Allied Properties Real Estate Investment Trust chief executive officer Michael Emory, however, found he already had the right business model and he credits the Kings for transforming his small private firm, then Allied Canadian, into one of Canada’s largest REITs by market cap. Allied has also applied lessons from the Kings to more recent acquisitions in Vancouver, Calgary and Montreal.

“When everybody in real estate was struggling to survive in the early nineties,” Mr. Emory says, “we bought a couple of 1880s buildings on Front Street, just east of Yonge [a location that allowed for above-grade offices under the old rules].”

New condos, including this one on Adelaide Street East, have added tens of thousands of residents to the King Street corridor. (Tim Fraser for The Globe and Mail)

While towers in the core were emptying out, Allied had no trouble leasing space nearby, partly because of tax advantages and partly because brick and beam offices had a special vibe.

“It gave us a head start,” says Mr. Emory, who focused first on King West after the zoning changes. “Before 2000, we couldn’t create space fast enough. The city let the private sector figure out the highest and best use for these buildings; it was tremendously enlightened.”

While the Kings also removed density limits and loosened parking and loading standards, it imposed height and angular-plane restrictions, although Mr. Bedford acknowledges now, “We should also have been tougher on heights.”

He adds the influx of nightclubs, which has caused some problems, especially for police at closing time, wasn’t anticipated.

He and the city’s current chief planner, Jennifer Keesmaat, agree that the market between Simcoe Street and Spadina in the West is too hot, with land values and property taxes threatening heritage buildings and small businesses housed in non-high-rises.

Klaus is an interior design store that has existed along King Street East for nearly 50 years and has watched the dramatic transition of the area. (Tim Fraser for The Globe and Mail)

“Nobody anticipated that land values would go so high that there’d be a market to demolish converted spaces that are fully leased,” Ms. Keesmaat says. “The Kings is an incredible success story, exceeding everyone’s expectations and hopes. The flip side is that now we need more policy control to manage growth.”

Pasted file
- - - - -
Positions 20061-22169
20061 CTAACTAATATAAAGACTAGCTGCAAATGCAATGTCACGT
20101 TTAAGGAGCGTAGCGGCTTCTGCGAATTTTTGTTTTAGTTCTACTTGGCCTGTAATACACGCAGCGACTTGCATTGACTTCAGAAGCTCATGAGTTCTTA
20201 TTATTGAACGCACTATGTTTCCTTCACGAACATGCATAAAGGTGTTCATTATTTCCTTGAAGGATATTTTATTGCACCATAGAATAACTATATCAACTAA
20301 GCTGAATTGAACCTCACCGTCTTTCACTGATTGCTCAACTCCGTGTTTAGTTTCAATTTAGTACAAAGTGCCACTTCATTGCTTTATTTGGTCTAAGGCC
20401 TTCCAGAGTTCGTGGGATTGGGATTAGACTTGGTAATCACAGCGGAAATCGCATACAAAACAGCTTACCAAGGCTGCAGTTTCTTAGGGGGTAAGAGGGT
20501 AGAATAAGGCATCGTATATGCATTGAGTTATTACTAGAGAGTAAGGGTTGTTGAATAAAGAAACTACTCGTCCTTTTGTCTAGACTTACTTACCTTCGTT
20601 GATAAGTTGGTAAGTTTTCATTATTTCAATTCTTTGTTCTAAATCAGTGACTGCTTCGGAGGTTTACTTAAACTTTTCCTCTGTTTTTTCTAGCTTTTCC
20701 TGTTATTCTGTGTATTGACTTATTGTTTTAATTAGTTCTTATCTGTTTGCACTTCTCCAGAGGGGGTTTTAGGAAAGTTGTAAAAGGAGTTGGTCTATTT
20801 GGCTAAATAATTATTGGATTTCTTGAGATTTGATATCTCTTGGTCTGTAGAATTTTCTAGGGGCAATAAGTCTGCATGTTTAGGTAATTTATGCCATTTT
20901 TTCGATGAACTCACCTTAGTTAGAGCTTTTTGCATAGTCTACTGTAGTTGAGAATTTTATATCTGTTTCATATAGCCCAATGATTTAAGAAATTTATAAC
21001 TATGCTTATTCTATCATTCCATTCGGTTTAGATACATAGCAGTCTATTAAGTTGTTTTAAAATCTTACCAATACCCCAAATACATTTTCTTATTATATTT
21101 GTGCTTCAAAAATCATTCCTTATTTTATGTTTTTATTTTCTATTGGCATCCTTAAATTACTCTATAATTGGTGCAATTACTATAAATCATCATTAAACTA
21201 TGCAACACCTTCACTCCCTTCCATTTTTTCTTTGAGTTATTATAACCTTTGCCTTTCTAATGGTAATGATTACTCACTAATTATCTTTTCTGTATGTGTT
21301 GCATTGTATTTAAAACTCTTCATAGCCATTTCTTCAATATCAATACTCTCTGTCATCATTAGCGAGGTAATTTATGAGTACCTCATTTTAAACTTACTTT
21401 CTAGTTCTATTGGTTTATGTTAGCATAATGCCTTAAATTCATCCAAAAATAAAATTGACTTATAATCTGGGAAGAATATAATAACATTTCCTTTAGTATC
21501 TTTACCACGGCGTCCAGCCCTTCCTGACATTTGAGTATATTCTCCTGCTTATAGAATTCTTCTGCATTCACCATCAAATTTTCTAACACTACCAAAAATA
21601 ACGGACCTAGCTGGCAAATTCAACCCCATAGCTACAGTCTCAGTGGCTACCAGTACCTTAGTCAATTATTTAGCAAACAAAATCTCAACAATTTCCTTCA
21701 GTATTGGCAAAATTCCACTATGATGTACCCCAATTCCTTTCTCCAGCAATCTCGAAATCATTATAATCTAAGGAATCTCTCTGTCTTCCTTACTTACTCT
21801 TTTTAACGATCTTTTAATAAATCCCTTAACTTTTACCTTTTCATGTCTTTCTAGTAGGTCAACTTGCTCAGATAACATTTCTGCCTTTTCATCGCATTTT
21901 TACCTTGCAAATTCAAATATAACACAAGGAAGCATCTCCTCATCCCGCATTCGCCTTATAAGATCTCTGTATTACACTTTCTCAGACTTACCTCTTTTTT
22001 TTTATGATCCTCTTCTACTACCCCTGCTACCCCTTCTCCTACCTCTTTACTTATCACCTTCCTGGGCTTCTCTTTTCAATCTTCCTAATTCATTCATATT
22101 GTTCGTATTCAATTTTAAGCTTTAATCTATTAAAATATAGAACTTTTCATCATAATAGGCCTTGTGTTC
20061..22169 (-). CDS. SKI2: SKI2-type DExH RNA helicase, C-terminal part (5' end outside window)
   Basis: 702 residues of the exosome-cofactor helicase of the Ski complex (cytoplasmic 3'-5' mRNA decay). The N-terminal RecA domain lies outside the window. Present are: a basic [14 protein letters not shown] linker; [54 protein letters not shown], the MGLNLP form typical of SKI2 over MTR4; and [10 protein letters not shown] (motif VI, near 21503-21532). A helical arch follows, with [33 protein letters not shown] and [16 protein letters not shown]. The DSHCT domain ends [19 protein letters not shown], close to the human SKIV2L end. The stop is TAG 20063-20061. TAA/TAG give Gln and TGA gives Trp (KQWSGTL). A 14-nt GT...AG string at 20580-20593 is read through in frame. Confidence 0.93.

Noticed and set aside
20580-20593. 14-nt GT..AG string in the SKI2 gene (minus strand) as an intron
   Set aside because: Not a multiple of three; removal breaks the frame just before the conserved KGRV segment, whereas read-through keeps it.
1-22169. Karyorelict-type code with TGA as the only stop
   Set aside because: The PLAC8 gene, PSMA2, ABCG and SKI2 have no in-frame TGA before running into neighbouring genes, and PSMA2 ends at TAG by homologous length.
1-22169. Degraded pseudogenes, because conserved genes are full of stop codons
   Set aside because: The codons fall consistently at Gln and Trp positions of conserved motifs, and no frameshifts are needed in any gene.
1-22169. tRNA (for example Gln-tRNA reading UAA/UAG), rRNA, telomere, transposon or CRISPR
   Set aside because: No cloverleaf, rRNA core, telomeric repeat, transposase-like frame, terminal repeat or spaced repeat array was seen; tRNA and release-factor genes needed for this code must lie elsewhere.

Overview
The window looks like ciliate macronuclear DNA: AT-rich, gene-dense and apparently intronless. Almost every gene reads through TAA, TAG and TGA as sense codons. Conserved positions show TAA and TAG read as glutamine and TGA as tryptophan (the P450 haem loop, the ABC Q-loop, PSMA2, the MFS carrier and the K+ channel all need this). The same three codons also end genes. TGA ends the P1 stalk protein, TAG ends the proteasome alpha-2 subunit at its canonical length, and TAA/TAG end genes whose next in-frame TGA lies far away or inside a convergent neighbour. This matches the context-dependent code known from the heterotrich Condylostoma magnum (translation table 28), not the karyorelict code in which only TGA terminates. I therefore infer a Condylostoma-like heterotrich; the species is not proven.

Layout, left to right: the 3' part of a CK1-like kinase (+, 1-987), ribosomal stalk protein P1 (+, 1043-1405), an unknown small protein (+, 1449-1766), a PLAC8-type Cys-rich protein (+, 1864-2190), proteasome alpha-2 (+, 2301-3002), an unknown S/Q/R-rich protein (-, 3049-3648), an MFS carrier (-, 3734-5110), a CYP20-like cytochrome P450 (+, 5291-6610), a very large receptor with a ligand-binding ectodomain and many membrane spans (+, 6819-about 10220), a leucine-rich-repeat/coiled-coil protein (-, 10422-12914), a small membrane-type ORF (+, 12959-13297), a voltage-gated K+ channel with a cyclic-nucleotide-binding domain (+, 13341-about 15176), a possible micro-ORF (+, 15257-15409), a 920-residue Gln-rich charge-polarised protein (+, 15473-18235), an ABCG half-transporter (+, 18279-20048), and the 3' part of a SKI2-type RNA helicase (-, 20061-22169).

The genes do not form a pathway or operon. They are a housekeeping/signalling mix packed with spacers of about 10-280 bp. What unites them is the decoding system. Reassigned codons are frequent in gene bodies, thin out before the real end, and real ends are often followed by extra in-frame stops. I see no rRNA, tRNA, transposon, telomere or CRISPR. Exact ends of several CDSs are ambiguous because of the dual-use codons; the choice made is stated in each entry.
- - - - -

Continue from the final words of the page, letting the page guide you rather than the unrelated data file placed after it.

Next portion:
As for how well we might be able to apply lessons to other parts of Toronto and other cities with stagnant industrial areas, Ms. Keesmaat and Mr. Emory are cautious, saying that without real proximity to a healthy urban core the power of the zoning ideas, inspired by an unpublished 1972 paper by Ms. Jacobs, would be limited.

The rich mix of uses, walkability, density and building-type variety give the Kings everything “for keeping the area dynamic, fresh and edgy,” Ms. Keesmaat says. As for most stagnant employment areas, “Merely removing restrictions won’t create such an interesting space.”

Heritage buildings remain along King Street East but have been joined by office and condo towers. (Tim Fraser for The Globe and Mail)

King-sized growth

Development: City planning reports 45,913 residential units have been built or are in some stage of the pipeline as of December of 2015.

Building permits: The city estimates that just in the past 10 years, $4.5-billion worth have been issued, three-quarters in King-Spadina, though King-Parliament is now busier. The full 20-year total may be about $8-billion.

Jobs: While employment is up 19.9 per cent citywide since 1996, it’s up 69 per cent in King-Spadina and 32 per cent in King-Parliament, or nearly 20,000 new jobs. More than 51,000 now work in the Kings, nearly 30 per cent of them in cultural and creative sectors.

Economic activity: Altus Group estimated in 2013 that $7-billion had been generated in the first 16 years of the Kings.

The vibrancy of King Street can be felt in the west end, where foot traffic is heavy. (Tim Fraser for The Globe and Mail)